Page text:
Lockheed Martin introduces upgraded MK 41 VLS production line

29 March 2016 (Last Updated March 29th, 2016 18:30)

Lockheed Martin has introduced an upgraded MK 41 vertical launching system (VLS) production line at its Middle River, Maryland facility, US.

Mk 41

Lockheed Martin has introduced an upgraded MK 41 vertical launching system (VLS) production line at its Middle River, Maryland facility, US.

Under a previously awarded $235.3m firm-fixed-price contract by the US Navy, which extends until 2022, Lockheed designed and developed MK 41 VLS electronic and mechanical modules and related equipment.

The contract also included the production of launch control units, various electrical boxes and the mechanical structure, as well as assemble the parts and assess the structure.

“In partnership with the US Navy, we have been delivering, modernising and supporting the MK 41 VLS system for more than 30 years.”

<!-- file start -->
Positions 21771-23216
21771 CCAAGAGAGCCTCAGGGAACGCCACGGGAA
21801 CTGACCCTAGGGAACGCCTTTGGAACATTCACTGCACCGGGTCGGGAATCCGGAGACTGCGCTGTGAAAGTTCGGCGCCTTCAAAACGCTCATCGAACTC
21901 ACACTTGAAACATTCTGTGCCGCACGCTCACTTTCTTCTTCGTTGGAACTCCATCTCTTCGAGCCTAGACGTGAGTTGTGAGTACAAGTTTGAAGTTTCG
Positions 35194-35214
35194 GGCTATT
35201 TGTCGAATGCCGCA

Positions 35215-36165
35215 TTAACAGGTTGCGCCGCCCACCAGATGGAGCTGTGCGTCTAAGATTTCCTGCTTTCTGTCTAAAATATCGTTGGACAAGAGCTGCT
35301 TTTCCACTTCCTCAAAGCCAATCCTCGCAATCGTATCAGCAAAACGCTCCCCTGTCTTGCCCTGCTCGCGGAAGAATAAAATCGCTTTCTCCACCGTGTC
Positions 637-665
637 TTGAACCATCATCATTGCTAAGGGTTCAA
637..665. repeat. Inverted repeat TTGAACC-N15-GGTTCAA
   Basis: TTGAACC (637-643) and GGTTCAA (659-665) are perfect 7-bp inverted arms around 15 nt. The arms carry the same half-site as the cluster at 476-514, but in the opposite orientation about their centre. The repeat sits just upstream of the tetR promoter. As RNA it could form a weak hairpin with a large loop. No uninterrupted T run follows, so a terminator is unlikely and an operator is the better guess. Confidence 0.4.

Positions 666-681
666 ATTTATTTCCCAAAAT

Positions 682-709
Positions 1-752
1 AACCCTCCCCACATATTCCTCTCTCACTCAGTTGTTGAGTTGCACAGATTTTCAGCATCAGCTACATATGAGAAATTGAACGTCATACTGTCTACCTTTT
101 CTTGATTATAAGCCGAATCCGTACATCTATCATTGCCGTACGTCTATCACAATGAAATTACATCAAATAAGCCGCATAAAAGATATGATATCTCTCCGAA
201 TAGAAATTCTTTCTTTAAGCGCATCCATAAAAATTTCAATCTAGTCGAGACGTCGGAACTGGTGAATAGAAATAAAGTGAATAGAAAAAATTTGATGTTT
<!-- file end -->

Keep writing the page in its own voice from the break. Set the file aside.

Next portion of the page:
Lockheed Martin Ship and Aviation systems business vice-president and general manager Stephanie Hill said: "In partnership with the US Navy, we have been delivering, modernising and supporting the MK 41 VLS system for more than 30 years.

"We, along with our suppliers in Maryland and all over the nation, look forward to continuing to serve our customer with this critical national defense capability."

The MK 41 VLS programme is said to generate more than 150 highly skilled jobs in the Baltimore area.

The company developed 80 new tools to bolster the production flow in the production line.

A new contract to reestablish a deck and hatch production at its Middle River site years is said to have necessitated the modernisation programme.

The MK 41 VLS acts as a flexible international launcher for US Navy cruisers and destroyers.

It is equipped to launch anti-air, anti-submarine, surface-to-surface and strike missiles, and can receive orders from multiple weapon control systems to engage in every warfighting mission.

The MK 41 VLS accounts for 3,850 successful firings globally and has been incorporated into the US and 12 allied navies, into nearly 200 ships, representing 20 ship classes.


Image: Representatives of Lockheed Martin and Navy at the ceremonial reopening of the MK 41 Vertical Launching System. Photo: courtesy of Lockheed Martin Corporation.